Psycho Fox‘s problems all can be traced to its milquetoast enemy and level design. Each world has its own little twist and boasts multiple paths, but the layout is overly long and redundant. The expansive levels run many screens tall and wide, and this has the effect of forcing the player into several blind jumps. Not being able to backtrack hurts, too, since Psycho Fox needs a running start to build up speed, and sometimes you’ll find that you’ve moved too far ahead to clear the jump you’d want. The slippery control and one-hit deaths make Psycho Fox rather frustrating to play at times; you want to run through the game and explore everything, but until you learn the levels and enemy placement, you need to take it slow. It’s the same thing with ruined Bubsy for me, though thankfully Psycho Fox has a friend which makes it a bit more bearable.

The game’s 21 levels are littered with eggs, and Psycho Fox can punch them open to reveal items, enemies, or his friend, Bird Fly. Bird Fly is both a weapon and armor. The player can launch him at enemies to defeat them, and so long as Bird Fly is perched on his shoulder, Psycho Fox can survive one enemy hit but loses his friend in the process. Bird Fly will always return to Psycho Fox as long as he hasn’t strayed too far, and he can be found in other eggs later on when lost. The enemies in the game just get in the way more than actively attack you, so you never really feel like you need Bird Fly to combat threats; he’s mainly a cushion as you zip through each round in case you charge into something you shouldn’t have.

All but one of Psycho Fox‘s bosses are easily dispatched via gimmicks which initially feel novel until you find yourself thinking “that’s it?” seconds later. Worst has to be Robo Fly, a giant fly creature which is dispatched via a giant pesticide can on the screen. You literally just stand on the can until the boss runs into the spray enough times to die. It doesn’t help that the bosses are recycled, making for only four unique encounters across the game’s seven worlds. The soundtrack also repeats, and while what’s here is quite good, not having original themes for each of the seven worlds is disappointing. The tones are a bit too chirpy for me at times, but the dueling melodies and arrangements are excellent. No FM sound support here unfortunately, but it sounds fine as it is.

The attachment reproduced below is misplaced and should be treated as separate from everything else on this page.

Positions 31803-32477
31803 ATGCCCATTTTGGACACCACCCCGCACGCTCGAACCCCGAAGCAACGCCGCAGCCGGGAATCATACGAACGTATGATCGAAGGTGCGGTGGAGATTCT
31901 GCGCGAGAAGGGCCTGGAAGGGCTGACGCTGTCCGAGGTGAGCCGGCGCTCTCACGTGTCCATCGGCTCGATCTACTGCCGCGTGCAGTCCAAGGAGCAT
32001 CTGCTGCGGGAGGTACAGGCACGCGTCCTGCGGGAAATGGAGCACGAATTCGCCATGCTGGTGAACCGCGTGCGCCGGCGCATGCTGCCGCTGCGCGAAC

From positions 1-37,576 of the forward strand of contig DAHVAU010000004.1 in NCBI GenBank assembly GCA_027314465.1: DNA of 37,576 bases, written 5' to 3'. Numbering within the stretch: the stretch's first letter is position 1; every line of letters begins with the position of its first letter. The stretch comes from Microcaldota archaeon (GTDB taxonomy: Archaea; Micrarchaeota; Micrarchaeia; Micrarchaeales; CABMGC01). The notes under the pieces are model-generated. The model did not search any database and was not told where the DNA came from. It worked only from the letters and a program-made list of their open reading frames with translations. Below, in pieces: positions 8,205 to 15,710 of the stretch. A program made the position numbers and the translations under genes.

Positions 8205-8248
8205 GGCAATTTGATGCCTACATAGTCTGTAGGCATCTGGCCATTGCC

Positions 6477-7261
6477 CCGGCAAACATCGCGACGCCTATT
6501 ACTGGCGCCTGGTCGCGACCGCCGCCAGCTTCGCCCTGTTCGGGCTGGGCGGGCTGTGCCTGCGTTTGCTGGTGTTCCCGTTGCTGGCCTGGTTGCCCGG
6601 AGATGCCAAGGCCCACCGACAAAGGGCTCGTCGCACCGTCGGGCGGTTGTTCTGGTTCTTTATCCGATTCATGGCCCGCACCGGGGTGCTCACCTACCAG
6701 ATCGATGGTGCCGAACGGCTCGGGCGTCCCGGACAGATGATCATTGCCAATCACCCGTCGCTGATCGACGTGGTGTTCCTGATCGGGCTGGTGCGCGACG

While you won’t get to show off your FM capable SMS with Psycho Fox, you can better your experience with a controller pause button mod. I’ll never get used to having to physically hit the reset button on a console to access a menu, and having to do this every time you want to use an item is an unavoidable pain. As annoying as all of the sub-menu switching in Mega Man is, could you imagine a SMS version? I suppose it can be argued that’s a hardware fault and not something to count against the game itself, and there’s some truth to that in a similar vein as it would appear wrong to dismiss, say, The Legend of Zelda: Link’s Awakening due to the Game Boy’s horrid display. Still, for the unmodded, Psycho Fox‘s use of the console pause button will detract from the experience same as it does for all games which rely upon it.

Despite this and other nuisances and flaws, Psycho Fox remains a capable platformer, just not a very memorable one. The personality the game teases with its title screen and ending is absent throughout journey, and it lacks the multiple endings of Kid Kool or the solid gameplay and charm of DecapAttack. I’m tempted to point out how it seemed like Sega didn’t even care that much about the game given its misspelled cartridge label, but that was somewhat common for SMS games. For platform starved SMS owners, I can see Psycho Fox helping to fill in the void, but reading and dreaming about the game 25+ years ago, I find the game hardly returned my excitement in favor.

Score: 6 out of 10